Tuesday, January 05, 2010

Family Christmas

I was looking through my photos to see what I could delete off my work laptop in the twenty seconds of free time I found after a meeting, and realized that- goodness!- I had never posted about my family's Christmas!

For crying out loud, how could I forget such a thing??

Our beloved old dog. She's so cute, even though she's ancient. I love this dog dearly, and I don't like dogs- there was an incident when I was a child, when a neighbor's dog chased me all the way up and down our cul-de-sac. I've never forgotten that dog (his name was Tiger), and I never knew I could love a dog until I met our darling Ginger.

One part of our Christmas lunch? Hot links. Because we're a strange, strange family. My dad really adores hot links, and he voted to have these instead of ham for Christmas. (He doesn't like turkey, never will.) An interesting aside- my dad's favorite protein is probably chicken. He didn't realize until this year that chicken, like turkey, has dark and white meat! Silly dad.

That foil-wrapped package next to the hot links on the grill contained lovely onions. I cut them into thin wedges, leaving the root ends attached so they wouldn't fall completely apart. My sister wrapped them in foil along with some cut-up butter, and they got tossed on the grill. We had a hazy plan of making bangers and mash for my dad and cousin the next day, but I don't think that happened.

My sister's jalapeno poppers, the runaway hit of Thanksgiving, made another appearance for Christmas. My dad can eat about half a platter, and my cousin is most definitely capable of eating the entire other half. Those pigs!

We went super simple for the sides- green beans and corn. They were both really good. I think we were so tired from Thanksgiving and the constant eating that we wanted easy, clean food for Christmas. The corn, especially, was really delicious. We don't eat corn with butter, so good corn is essential.

Green beans. I prefer the thicker green beans to the thinner haricot verts, which seem to wilt very quickly. I love green beans, my family loves green beans, and we only had a very tiny bit leftover for the next day. No matter how many beans we buy, we eat nearly all of them during the first meal.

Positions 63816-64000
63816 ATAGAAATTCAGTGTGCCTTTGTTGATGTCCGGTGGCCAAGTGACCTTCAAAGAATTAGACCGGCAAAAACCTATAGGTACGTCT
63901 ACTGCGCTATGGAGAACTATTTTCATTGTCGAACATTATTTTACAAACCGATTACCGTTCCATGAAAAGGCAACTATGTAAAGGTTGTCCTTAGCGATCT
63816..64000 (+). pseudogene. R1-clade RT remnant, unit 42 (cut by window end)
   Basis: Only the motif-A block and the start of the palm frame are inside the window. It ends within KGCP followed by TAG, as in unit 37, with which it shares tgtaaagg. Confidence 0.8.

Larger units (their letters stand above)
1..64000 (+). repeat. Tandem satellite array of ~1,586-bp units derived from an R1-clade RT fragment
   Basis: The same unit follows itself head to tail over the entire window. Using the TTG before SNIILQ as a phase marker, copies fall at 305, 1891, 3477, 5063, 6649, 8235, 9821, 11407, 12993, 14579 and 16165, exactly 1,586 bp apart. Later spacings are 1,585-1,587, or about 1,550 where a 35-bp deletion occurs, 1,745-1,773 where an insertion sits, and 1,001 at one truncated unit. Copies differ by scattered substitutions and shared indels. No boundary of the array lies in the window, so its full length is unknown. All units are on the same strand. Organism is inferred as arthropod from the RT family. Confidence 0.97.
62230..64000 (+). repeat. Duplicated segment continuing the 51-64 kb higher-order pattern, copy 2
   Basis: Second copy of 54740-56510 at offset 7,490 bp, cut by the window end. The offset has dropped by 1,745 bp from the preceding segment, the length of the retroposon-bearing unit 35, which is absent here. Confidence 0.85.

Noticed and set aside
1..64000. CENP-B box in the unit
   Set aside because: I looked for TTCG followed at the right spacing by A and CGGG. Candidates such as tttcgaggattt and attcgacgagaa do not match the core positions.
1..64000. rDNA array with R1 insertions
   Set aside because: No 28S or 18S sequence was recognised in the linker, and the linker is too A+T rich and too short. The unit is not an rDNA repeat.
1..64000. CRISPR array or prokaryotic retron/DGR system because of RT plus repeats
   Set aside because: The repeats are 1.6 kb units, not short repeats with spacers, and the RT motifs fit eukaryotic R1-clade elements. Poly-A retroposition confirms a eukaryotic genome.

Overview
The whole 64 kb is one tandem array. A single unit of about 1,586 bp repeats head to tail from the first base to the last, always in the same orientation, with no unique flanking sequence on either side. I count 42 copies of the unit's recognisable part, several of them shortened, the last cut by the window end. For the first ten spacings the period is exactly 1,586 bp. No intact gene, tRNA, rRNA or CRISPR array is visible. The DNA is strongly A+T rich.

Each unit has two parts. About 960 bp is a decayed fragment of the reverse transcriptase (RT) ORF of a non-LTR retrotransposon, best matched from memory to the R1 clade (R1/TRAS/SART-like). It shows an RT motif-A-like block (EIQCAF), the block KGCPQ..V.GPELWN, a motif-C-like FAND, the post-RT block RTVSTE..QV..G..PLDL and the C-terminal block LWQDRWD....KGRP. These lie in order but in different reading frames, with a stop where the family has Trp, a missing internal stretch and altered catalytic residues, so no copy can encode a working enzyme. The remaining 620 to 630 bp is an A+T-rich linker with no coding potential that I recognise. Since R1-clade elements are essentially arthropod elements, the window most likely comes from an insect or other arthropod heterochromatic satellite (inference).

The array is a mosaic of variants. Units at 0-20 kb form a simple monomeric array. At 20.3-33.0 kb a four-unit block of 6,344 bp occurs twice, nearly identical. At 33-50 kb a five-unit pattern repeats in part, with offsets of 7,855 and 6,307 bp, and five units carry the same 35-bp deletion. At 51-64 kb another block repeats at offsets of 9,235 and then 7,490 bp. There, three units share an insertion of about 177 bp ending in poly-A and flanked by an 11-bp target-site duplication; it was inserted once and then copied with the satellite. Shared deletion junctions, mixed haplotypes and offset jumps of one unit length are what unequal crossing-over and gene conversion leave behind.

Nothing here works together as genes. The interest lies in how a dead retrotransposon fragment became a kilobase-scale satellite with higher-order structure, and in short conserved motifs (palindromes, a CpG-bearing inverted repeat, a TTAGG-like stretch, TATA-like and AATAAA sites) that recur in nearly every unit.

The bird, with hot links nestled up to him. He was a delicious bird, though a bit pale. The gravy was also outstanding- my cousin swooned. Okay, he didn't swoon, but he did love the gravy. If he was a girl, he would have swooned.

Ah, jeon. A favorite of everyone! My mother, bless her, protests every single year. She doesn't want to make jeon. What if she just doesn't make jeon? What if we just eat rice? (RICE, I ask you! RICE?!) What if we just skip the jeon entirely? My sister and I bully her into making jeon every year, for both Thanksgiving and Christmas. Thank goodness children are still capable of guilting their parents into doing things!

My mother makes centerpieces every year (or almost almost year) for some of our family friends. This one was a small one that we had at home, just for us. It smelled gorgeous and was very festive, in its green and red glory.

Table for five. My word, we're oinkers! My dad and cousin had white zinfandel, my mother, sister and I opted for sparkling grape juice. I know, we're boring. I worked on Christmas Eve and Boxing Day, there was no way I wanted any trace of hangover anytime around Christmas.

I forgot to take a picture of the gravy in its dish, so I took a picture of the gravy happily greeting mashed potatoes and turkey. A perfect trio, if you ask me.

We're a family of very efficient cleaners. We take forever to eat, because we're talking and yammering and laughing and telling stories and making fun of each other, but once we're done eating? That table is cleared and leftovers are put into containers pronto. Especially with the lure of dessert (apple and pumpkin pie) and coffee, my mother, sister, and I can clean off the table and entire kitchen in the blink of an eye.

While I did the dishes and my sister scooped food into containers, my mother picked apart the turkey. We have a little old puppy, after all, that gets all the fat off the meat that our family eats. My mom can pick a bird faster than I can wash dishes. She got the wishbone out, which my sister and cousin pulled apart. He didn't know of the wishbone tradition, so it was nice that we were able to introduce him to an archaic and useless piece of Americana.

My cousin seemed to enjoy his Korean-American Christmas experience, all in all. He's off in New York and I haven't spoken to him since the first of the year, when he called to tell me that he'd landed safely, but I'm sure he's having a grand ol' time.

I discovered that when my father is sated with wine and good food, he is quite the crooner. I don't know why we waited so long to buy him a guitar- he used to have one years and years ago, and I distinctly remember it- but I am so glad he has one now.

Makes me wish it was Christmas all over again, rather than a stiflingly hot January (78 degrees today, what is going on??), most of which I will be spending in my office, in a car en route to Santa Maria, or working at home.

It was a mere week and a half ago, but it feels like it's been years.

Can't wait for next Christmas!